The proof here is that the expectations for growth and revenue for these guys are more oriented to less developed markets, like Latin America or India.

For the moment, both Apple and Android seem to be able to enjoy their (different) success stories, and yet compatible, it seems. Fast growth, however, will side better with the Androids, whose armies will be eating a important portions of the market period after period… Vegetarians they seem, these Androids, as they are slowly eating the Blackberries. Vegetarians, but certainly not Apple eaters.

No luck for the bride’s kin


Some days ago we were talking about wedding plans. We anticipated some risks, if you would allow us to put it that way.

The ceremony was set, as set was the banquet and the afterward party.

A lovely venue, live musicians, nice food wonderfully served, and a magnificent wedding cake. The bride’s father threw in about $400 million to secure the best celebration ever, and after having arrived late, and with no particular fantastic nor blinding attrezzo, the wedding carried on.

Nobody realized the disappointment for a significant portion of the guests, who actually left the wedding ceremony before it finished, leaving behind only the loyal members of the bride’s family. To few people for all the fanfare that had been set up afterwards at the banquet.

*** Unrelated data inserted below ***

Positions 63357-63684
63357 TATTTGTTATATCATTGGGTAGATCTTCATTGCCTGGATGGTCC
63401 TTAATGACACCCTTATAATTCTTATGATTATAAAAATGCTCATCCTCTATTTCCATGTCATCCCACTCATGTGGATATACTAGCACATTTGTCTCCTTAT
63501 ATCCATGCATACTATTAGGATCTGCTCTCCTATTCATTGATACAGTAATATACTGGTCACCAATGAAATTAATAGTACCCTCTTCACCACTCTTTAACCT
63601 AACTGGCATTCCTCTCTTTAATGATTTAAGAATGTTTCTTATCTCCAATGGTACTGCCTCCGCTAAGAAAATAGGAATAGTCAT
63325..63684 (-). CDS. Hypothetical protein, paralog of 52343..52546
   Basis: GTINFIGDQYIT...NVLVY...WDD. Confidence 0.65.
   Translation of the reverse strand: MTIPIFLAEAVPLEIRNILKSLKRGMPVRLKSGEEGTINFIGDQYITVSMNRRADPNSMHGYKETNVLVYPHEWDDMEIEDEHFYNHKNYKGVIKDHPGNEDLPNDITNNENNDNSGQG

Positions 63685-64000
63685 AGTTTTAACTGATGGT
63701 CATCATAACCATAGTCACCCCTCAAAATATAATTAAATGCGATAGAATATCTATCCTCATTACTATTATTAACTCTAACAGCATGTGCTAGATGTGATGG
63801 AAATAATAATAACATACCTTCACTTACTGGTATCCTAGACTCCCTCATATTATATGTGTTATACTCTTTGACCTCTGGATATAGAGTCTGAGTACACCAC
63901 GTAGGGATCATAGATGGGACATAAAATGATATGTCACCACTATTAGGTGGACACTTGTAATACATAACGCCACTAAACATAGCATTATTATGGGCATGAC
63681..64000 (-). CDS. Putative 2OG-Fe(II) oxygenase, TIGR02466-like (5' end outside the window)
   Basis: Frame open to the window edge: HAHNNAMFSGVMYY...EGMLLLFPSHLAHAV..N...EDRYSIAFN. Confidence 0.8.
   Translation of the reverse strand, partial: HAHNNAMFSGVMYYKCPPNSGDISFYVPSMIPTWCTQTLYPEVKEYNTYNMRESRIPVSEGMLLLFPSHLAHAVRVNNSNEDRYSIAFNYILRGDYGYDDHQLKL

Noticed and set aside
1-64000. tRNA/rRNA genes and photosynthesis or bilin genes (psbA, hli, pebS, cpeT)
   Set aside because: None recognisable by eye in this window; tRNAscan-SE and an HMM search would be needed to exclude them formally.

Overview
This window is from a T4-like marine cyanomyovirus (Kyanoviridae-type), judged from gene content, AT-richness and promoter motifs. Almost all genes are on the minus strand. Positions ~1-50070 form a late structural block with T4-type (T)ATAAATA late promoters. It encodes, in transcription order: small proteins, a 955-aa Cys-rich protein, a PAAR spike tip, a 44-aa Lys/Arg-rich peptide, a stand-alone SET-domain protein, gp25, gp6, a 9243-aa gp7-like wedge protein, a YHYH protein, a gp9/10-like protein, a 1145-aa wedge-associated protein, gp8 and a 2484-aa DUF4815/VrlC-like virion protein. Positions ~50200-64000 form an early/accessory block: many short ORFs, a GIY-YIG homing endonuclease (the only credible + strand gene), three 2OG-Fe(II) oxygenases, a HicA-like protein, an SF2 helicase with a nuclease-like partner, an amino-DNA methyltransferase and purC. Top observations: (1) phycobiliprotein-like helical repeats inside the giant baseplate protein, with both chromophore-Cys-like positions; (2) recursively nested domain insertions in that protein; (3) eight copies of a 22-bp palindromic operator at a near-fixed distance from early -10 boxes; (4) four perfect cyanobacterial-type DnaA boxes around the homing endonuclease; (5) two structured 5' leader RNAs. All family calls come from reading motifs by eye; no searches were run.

All through the party, the groom looked passive and distracted, ignoring even having upset the bride forgetting to kiss her before they left the church, and nobody remembered to take any camera for picturing the moment the newlyweds were supposed to cut the cake.

The following day, when considering how it went, the bride’s father even considered a yard sale for many of the presents his daughter got, and cancelling the honeymoon trip (no refund, of course).

One of the few family loyalists who remained until the very end, probably to comfort the sad bride, was her elder sister. Some time ago, in fact, she had a similar experience. Was not the sister’s wedding another disaster?

Microsoft Kin 1 and 2There must be something wrong in the bride’s kin… And we are not talking the bride’s dad, who we already have known for long